Military Times

Robert Irvine wants to transform how U.S. troops eat. He's starting at the Pentagon

Lunchtime options at the Pentagon are about to change, drastically.

Celebrity chef Robert Irvine, host of the popular Food Network program "Restaurant: Impossible," is days away from opening his "Fresh Kitchen" inside the U.S. military's massive headquarters complex in Arlington, Virginia. And it may be just the start of the food and fitness expert's effort to reshape how American troops eat wherever they are stationed or deployed.

Irvine's restaurant, located in the Pentagon's main concourse, will stand out among the building's other food options, which include fast-food chains like McDonald's, Burger King and Popeye's Chicken.

"Anybody who comes in here is going to get whatever they want to eat. It can be low-fat; it can be vegan; it can be gluten-free; it can be anything you wish," Irvine told Military Times during an exclusive interview at the restaurant while construction crews finalize a project that's been in the works for more than a year. "We have chefs from the Four Seasons working here, so it's not like we've hired people off the streets to cook. We have the best of the best here.

"It's very unique in that everything is done 'a la minute' — last minute — instead of like most places with steam tables, putting food in and holding it for hours," he said.

Irvine said he hopes to have the restaurant open by Aug. 29. 

Robert Irvine set to open new Pentagon restaurant

In an exclusive interview with Military Times, food and fitness expert Robert Irvine discusses his new Pentagon restaurant and ideas about how the modern military should be fed.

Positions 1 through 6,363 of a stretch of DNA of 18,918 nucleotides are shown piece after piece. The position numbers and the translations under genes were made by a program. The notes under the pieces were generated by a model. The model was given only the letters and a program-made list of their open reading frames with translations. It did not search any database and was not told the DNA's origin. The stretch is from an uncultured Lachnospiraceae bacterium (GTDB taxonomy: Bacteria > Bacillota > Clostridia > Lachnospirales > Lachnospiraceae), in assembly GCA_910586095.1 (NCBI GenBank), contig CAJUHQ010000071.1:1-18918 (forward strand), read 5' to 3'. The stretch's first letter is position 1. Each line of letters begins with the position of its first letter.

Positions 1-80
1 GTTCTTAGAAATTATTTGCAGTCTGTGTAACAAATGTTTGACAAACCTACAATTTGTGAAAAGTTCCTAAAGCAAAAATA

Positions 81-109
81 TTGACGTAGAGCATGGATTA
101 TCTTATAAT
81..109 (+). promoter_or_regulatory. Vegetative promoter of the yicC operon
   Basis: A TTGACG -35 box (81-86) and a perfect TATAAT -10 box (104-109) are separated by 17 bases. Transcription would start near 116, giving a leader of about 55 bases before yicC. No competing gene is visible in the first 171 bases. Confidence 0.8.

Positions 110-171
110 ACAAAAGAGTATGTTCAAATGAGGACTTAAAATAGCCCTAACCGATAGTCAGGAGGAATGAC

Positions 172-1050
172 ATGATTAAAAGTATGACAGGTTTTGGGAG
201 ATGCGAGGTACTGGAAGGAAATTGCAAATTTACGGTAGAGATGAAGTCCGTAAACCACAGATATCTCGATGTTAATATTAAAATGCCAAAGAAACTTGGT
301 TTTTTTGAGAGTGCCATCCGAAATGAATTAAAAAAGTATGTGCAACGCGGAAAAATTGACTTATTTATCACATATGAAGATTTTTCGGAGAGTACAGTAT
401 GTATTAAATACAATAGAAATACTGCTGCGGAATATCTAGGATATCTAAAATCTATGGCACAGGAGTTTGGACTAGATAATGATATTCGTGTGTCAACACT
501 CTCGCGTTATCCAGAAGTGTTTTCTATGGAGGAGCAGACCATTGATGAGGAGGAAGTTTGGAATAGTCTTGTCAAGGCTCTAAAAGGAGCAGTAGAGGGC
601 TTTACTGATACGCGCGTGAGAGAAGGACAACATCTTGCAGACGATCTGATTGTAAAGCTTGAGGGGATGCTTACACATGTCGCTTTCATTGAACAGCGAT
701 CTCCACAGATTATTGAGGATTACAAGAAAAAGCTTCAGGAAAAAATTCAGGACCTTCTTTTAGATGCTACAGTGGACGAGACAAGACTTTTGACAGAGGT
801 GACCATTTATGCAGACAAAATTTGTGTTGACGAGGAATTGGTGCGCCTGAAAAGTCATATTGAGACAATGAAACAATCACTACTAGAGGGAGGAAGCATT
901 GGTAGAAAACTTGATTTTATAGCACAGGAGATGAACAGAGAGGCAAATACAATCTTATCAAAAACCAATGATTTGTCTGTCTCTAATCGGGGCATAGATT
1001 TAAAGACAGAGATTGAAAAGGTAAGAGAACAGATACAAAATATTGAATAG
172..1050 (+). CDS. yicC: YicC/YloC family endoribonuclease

Irvine, who hosts several shows on the Food Network, is a restaurateur and entrepreneur. He sees his Pentagon venture as the beginning of a broader partnership with the U.S. military.

His views on nutrition were shaped by 10 years as a sailor and chef in the British Royal Navy, where he helped transform canned, frozen and dehydrated food into meals that would maintain good morale.

"If you have good morale on a ship, it does well, if you don’t, it doesn’t do well," he said. "That changed my whole outlook when I came out into the civilian world of how do we use nutrients to change the feelings of people?"

For the past several years, he — now a U.S. citizen — has traveled extensively to U.S. military bases overseas. And today he's drafting a proposal to fundamentally reshape eating options for troops across the force.

"We get a chance to see what the offerings are, what’s there. I have a definite thought process on how we can change that without costing any money," he said. "I have an idea to present to them about how I think the modern military should be fed."

"We take people off the street and spend all this money training them and we’ve always forgotten about the food," he said.

Some proceeds from the Pentagon restaurant will go to the Robert Irvine Foundation, which donates money to veterans advocacy groups across the country.

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